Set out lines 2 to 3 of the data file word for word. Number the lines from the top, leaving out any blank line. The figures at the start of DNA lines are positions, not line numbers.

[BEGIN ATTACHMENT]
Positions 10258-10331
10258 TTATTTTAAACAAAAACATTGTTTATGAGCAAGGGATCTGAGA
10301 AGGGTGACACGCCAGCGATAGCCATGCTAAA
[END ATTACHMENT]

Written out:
10258 TTATTTTAAACAAAAACATTGTTTATGAGCAAGGGATCTGAGA
10301 AGGGTGACACGCCAGCGATAGCCATGCTAAA